The explosive growth of Internet of Things (IoT)-based devices has been a boon for manufacturers and consumers. There seems to be no end to the variety of products we can bring online. You probably never thought egg cartons and waste bins would be connected to the Internet – but they are. However, what starts off as a good thing can quickly turn bad.
Consumer devices come to market quickly and are price sensitive. Cybersecurity-related costs inevitably impact deployment timelines and device prices. Accordingly, manufacturers often skip adding necessary security. This results in poorly secured devices (toys, cameras, monitors, watches, etc.) that can be taken over by hackers. These devices can then be assembled into a “botnet” (a network of remotely controlled devices), becoming a nefarious tool.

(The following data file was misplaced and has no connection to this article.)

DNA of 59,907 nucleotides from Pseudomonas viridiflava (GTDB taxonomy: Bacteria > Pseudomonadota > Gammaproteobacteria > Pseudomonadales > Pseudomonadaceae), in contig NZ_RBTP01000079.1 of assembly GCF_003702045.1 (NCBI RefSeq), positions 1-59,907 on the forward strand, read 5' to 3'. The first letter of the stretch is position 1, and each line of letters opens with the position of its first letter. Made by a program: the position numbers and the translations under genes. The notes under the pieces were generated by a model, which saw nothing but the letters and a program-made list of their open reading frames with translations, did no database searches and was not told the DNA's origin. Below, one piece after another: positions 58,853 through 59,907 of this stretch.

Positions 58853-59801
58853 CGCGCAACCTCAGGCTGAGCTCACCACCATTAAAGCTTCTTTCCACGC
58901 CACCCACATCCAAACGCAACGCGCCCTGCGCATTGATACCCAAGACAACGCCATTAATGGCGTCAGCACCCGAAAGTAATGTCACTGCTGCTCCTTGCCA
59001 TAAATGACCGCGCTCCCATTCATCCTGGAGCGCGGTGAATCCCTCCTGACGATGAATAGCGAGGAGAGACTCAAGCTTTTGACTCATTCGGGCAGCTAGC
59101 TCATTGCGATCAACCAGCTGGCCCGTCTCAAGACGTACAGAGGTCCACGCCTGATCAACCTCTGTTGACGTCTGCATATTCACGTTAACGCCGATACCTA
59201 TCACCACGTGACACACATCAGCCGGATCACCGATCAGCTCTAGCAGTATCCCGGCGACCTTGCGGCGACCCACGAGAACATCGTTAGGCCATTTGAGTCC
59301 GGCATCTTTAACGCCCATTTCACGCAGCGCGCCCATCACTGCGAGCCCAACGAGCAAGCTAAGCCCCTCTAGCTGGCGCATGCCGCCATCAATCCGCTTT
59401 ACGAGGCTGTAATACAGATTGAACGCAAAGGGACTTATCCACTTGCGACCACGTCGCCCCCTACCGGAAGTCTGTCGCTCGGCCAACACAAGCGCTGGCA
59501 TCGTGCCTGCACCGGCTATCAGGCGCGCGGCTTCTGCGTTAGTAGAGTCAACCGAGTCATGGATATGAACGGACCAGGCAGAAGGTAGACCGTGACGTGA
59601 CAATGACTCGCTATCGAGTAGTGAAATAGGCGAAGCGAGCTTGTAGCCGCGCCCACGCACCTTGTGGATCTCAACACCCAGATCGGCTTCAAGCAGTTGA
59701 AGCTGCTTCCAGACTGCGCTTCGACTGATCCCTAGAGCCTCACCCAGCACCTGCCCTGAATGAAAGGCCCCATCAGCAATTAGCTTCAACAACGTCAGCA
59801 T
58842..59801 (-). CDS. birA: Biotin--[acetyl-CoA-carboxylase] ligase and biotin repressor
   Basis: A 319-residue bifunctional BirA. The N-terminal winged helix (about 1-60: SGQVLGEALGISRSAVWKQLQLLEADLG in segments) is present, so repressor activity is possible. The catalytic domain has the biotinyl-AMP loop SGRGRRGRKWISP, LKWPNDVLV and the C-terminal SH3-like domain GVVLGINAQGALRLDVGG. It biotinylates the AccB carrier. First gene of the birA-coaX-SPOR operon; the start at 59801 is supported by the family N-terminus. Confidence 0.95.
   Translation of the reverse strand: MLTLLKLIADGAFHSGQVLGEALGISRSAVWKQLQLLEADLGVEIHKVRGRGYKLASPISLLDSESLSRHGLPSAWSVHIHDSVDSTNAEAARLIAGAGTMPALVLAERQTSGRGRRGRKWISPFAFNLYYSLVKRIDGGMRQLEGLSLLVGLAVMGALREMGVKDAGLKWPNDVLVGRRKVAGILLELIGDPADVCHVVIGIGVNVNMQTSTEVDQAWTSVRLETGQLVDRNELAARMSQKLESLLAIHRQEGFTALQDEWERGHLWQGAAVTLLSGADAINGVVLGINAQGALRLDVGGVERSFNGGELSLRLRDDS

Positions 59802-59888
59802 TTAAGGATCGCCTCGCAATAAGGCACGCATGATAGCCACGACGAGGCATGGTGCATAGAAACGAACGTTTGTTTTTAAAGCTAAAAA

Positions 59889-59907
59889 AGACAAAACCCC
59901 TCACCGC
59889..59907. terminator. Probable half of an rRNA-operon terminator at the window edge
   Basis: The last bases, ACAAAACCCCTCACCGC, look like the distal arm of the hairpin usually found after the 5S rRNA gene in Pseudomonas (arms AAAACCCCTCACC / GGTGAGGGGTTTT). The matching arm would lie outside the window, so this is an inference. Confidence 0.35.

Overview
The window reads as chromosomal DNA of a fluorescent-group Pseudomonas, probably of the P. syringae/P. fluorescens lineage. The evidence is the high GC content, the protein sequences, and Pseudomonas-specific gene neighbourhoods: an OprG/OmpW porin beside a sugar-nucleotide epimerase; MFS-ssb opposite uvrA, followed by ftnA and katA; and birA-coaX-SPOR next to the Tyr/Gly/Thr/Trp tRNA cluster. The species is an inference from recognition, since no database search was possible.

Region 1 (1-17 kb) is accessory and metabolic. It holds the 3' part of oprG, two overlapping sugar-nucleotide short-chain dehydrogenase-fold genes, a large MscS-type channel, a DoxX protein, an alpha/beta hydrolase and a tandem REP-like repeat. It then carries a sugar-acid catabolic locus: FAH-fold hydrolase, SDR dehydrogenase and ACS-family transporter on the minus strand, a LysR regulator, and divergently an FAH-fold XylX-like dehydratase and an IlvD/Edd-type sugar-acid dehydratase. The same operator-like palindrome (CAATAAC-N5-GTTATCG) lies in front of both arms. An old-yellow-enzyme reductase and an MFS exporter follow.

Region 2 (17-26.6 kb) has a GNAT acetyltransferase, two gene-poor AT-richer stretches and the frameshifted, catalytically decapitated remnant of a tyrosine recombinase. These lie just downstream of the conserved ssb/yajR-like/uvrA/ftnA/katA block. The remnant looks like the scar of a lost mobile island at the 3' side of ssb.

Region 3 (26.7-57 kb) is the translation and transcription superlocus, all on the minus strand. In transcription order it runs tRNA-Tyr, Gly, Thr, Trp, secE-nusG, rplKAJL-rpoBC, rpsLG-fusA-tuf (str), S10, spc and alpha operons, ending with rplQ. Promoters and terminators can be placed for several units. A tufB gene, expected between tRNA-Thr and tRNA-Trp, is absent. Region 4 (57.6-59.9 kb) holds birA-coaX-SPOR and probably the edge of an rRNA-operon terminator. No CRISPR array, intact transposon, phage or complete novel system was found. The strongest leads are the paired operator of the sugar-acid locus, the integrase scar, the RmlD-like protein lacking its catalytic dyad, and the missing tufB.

The Mirai botnet recently took advantage of weak security in consumer devices, injecting malware and giving the attacker remote control. The attacker then “joined” the devices into one big network and used them to attack other networks by flooding them with packets from the compromised devices.
As a result, NIST’s National Cybersecurity Center of Excellence (NCCoE) has embarked on a study to improve the security of these devices and strengthen the resiliency of businesses. The NCCoE aims to “improve the resilience of IoT devices against distributed attacks and expand the service availability characteristics of the Internet by mitigating the propagation of attacks across the network.”
Several companies, such as Cisco, Symantec and CableLabs, are participating in this project. DigiCert is pleased to provide this mission – and other NCCoE projects currently undergoing research – with digital certificate services. We have a long history of participating in these investigations and recently supported two other NIST projects: TLS Server Certificate Management and Securing Wireless Medical Devices. We plan to continue supporting the NCCoE and its upcoming research.